Portrait of a Marriage
Theirs was not a perfect marriage, but it spanned sixty-three years and produced three sons, one daughter, eight grandchildren, and two great-grandchildren. He was a simple man; she was a sensitive woman. He was a Korean War Veteran, a pharmacist who owned his own business and an eternal optimist; she was a tennis player, a gardener, a good friend to many and a nurturing mother. He could be a stern father and husband, but her soft edges made him sorry that he was often abrupt. She loved Christmas; he loved college football; they believed in the same God and worshipped together at their Methodist church each Sunday morning. He took care of her health, and she made sure he was well-fed. She was prone to depression, and he was inclined to addiction. He liked to tell dirty jokes, and she would roll her eyes, laughing secretly. They liked to sit on the screened-in porch in the evenings with a glass of wine looking for cardinals landing on the bird feeder in the backyard - she always called them red birds. They lived on a cul-de-sac in a ranch brick house for fifty-five years.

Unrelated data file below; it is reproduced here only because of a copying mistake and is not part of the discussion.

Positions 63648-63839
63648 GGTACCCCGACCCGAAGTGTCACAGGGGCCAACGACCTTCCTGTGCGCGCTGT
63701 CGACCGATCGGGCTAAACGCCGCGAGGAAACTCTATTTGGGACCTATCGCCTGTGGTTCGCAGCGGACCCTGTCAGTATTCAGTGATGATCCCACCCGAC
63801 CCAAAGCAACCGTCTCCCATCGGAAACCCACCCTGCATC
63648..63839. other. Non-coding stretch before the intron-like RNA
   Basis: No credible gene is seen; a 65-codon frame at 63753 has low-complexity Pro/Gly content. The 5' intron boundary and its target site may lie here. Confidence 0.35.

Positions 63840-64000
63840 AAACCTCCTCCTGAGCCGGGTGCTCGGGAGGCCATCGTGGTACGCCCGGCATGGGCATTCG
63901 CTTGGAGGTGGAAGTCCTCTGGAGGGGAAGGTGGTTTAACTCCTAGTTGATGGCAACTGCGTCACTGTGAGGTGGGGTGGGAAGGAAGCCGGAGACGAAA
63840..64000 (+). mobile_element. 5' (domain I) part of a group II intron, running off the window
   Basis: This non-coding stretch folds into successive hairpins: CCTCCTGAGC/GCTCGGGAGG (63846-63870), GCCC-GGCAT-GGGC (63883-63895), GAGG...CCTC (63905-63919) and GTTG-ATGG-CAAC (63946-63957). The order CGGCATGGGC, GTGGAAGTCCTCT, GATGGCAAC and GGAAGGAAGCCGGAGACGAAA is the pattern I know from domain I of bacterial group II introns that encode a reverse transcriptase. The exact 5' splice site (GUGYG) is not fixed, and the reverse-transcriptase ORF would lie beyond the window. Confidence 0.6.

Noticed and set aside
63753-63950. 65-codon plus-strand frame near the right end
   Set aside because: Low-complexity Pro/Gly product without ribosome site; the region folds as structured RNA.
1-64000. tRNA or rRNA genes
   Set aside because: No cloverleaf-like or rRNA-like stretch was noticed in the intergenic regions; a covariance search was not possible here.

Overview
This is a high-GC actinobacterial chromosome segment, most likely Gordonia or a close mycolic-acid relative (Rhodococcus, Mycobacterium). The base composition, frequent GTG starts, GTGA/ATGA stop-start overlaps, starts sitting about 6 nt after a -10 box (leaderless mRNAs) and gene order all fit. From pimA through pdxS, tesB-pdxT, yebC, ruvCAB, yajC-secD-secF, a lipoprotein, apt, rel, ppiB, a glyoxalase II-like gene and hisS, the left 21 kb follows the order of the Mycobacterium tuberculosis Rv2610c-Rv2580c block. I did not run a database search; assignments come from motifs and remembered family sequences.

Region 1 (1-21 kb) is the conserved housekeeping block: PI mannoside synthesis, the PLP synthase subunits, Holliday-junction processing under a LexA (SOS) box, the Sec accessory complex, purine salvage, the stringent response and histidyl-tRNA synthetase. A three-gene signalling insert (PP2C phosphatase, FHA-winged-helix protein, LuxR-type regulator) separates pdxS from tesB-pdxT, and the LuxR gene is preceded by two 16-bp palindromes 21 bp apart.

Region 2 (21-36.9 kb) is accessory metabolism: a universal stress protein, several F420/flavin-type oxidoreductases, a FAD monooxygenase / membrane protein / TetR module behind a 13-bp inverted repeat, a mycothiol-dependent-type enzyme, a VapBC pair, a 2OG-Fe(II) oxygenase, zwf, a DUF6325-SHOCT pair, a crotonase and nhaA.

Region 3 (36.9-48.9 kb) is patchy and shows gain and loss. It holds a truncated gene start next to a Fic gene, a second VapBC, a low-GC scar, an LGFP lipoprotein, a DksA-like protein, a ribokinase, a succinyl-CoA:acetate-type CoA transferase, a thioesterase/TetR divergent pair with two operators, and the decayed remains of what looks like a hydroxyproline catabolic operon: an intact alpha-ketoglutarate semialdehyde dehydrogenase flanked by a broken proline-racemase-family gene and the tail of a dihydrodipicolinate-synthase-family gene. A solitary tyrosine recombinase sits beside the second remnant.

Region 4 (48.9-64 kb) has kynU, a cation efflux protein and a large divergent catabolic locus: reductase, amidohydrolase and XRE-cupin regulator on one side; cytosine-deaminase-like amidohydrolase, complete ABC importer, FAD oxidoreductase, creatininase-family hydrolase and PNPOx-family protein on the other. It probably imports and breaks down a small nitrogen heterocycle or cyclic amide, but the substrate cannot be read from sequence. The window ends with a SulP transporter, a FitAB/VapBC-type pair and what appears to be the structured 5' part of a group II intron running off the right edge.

He defined himself by the healing powers of medicine that he dispensed, unfortunately, she needing the healing power of medicine throughout much of her life. He took care of her in her last five years of illness, made lists of her medications and charts when to administer them. She slept most days and awoke in hallucinogenic states from the opioids prescribed for pain. He didn’t understand that he had lost her because she will still living, and it frustrated him, but he kept her body alive for more years than anyone anticipated. His “Junebug” passed away on February 9, 2018. Sam died unexpectedly six months and 17 days after his beloved wife.
Portrait of a Marriage is dedicated to the memory of my parents whose marriage was never perfect, but based on a commitment to continue loving and forgiving each other no matter the circumstance, no matter the difficulty.